Feldmeyer D.,RWTH Aachen |
Feldmeyer D.,Julich Aachen Research Alliance JARA Brain |
And 5 more authors.
Cerebral Cortex | Year: 2015
This computational study integrates anatomical and physiological data to assess the functional role of the lateral excitatory connections between layer 2/3 (L2/3) pyramidal cells (PCs) in shaping their response during early stages of intracortical processing of a whisker deflection (WD). Based on in vivo and in vitro recordings, and 3D reconstructions of connected pairs of L2/3 PCs, our model predicts that: 1) AMPAR and NMDAR conductances/synapse are 0.52 ± 0.24 and 0.40 ± 0.34 nS, respectively; 2) following WD, connection between L2/3 PCs induces a composite EPSPs of 7.6 ± 1.7 mV, well below the threshold for action potential (AP) initiation; 3) together with the excitatory feedforward L4-to-L2/3 connection, WD evoked a composite EPSP of 16.3 ± 3.5 mV and a probability of 0.01 to generate an AP. When considering the variability in L4 spiny neurons responsiveness, it increased to 17.8 ± 11.2 mV; this 3-fold increase in the SD yielded AP probability of 0.35; 4) the interaction between L4-to-L2/3 and L2/3-to-L2/3 inputs is highly nonlinear; 5) L2/3 dendritic morphology significantly affects L2/3 PCs responsiveness. We conclude that early stages of intracortical signaling of WD are dominated by a combination of feedforward L4-L2/3 and L2/3-L2/3 lateral connections. © The Author 2013. Published by Oxford University Press.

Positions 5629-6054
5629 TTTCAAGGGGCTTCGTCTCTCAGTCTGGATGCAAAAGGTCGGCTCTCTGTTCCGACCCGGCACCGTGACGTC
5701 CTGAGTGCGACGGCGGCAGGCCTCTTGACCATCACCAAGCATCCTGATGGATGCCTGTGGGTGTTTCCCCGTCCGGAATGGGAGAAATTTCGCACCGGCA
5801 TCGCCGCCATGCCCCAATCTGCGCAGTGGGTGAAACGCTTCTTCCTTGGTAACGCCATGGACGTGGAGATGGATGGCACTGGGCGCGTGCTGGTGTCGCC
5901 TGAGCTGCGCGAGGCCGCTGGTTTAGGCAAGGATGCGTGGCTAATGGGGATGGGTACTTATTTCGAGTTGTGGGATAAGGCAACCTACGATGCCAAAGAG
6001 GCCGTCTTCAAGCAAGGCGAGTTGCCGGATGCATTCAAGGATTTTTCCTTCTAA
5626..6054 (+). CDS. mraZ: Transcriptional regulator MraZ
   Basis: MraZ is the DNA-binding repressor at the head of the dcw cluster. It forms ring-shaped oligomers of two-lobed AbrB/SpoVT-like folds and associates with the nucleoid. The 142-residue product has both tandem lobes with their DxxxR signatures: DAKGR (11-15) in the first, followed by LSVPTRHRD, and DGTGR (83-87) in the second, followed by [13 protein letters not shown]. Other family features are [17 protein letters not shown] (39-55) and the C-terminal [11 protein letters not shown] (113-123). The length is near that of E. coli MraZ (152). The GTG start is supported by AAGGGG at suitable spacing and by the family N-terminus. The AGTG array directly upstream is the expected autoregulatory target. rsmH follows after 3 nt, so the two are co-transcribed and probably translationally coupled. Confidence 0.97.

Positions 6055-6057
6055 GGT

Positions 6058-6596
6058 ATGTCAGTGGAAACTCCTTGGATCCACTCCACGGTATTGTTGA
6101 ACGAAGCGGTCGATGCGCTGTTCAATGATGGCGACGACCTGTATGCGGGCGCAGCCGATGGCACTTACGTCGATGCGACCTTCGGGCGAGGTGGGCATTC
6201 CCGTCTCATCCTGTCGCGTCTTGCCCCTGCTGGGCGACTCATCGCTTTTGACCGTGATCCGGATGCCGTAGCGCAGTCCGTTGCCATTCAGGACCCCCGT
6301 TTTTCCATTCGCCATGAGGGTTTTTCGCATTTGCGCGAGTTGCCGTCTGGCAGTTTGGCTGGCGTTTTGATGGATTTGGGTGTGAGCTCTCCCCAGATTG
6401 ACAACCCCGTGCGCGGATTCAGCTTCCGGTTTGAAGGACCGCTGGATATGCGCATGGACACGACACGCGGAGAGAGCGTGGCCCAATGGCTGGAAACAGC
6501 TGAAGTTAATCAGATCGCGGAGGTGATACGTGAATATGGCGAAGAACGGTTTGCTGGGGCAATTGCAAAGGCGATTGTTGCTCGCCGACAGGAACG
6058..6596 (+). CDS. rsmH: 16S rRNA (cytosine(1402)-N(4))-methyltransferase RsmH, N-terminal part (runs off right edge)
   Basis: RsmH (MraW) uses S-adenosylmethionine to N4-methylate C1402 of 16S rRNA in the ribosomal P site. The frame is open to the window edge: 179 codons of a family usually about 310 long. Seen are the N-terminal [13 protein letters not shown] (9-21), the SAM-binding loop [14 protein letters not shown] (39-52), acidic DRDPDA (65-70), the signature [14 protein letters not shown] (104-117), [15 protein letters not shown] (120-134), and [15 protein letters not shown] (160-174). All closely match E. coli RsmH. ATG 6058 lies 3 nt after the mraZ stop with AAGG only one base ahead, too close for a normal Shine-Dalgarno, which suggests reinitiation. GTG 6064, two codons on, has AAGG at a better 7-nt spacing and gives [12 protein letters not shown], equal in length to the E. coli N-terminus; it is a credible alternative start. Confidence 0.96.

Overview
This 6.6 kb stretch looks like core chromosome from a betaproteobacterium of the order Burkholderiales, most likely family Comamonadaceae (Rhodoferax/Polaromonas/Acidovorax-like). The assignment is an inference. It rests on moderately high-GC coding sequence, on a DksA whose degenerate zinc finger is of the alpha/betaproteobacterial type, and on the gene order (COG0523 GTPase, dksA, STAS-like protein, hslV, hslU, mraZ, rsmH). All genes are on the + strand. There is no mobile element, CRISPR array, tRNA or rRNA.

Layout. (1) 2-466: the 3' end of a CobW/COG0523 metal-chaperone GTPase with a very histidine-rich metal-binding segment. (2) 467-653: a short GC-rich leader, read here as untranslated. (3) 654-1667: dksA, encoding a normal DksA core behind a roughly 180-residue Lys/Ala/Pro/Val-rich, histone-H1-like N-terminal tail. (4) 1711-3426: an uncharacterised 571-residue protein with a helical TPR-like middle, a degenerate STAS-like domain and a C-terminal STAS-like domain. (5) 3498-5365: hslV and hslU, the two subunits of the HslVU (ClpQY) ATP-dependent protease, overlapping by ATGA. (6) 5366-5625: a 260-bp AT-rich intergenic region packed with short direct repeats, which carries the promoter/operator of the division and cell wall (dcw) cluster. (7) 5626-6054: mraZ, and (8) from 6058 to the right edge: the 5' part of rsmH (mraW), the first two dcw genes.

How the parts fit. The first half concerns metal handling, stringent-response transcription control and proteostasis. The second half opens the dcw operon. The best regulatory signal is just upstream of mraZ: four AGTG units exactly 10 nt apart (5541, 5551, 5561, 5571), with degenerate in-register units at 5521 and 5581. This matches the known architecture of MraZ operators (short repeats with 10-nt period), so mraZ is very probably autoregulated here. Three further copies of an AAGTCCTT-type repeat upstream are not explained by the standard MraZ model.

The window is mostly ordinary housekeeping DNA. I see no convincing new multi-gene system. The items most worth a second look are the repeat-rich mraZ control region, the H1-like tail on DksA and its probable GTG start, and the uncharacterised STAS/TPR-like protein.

Derntl B.,RWTH Aachen |
Derntl B.,Julich Aachen Research Alliance JARA BRAIN |
Derntl B.,Jülich Research Center |
Krajnik J.,Medical University of Vienna |
And 6 more authors.
BMC Pregnancy and Childbirth | Year: 2015
Background: While the application of fetal MRI in high-risk pregnant women is steadily rising, little is known about the psychological consequences of this procedure. The aim of the present study was to investigate emotional and psychophysiological reactions of females undergoing fetal MRI. Methods: Sixty women (17-44 ys), assigned for fetal MRI, were included. Affective state was assessed by standardized measures of anxiety, emotional states and depressive symptoms. Stress coping strategies were assessed using a self-report questionnaire. Stress responses were determined using skin conductance levels (SCL) during fetal MRI as well as measurement of salivary cortisol levels immediately before and after fetal MRI. Results: Analysis of fast and slow physiological stress measures revealed significant differences between women with and without a supporting person accompanying them to the examination. For SCLs, lower levels of stress during MRI emerged in accompanied women. Women with well-marked stress-coping-strategies experienced lower levels of stress during the examination. Although fast and slow stress measures before and after MRI did not show significant correlations, a significant difference of SCLs pre and post examination was clearly detectable, as well as a trend of decreased cortisol levels for both time points. Conclusions: The results imply that the elevation of SCLs is an accurate instrument to assess fast stress alterations in patients during fetal MRI. Stress coping strategies and whether women are accompanied or not play an important role in the experience of anxiety and depressive symptoms. These factors should be considered especially in patients with high-risk-pregnancies to improve patient care. © Derntl et al.; licensee BioMed Central.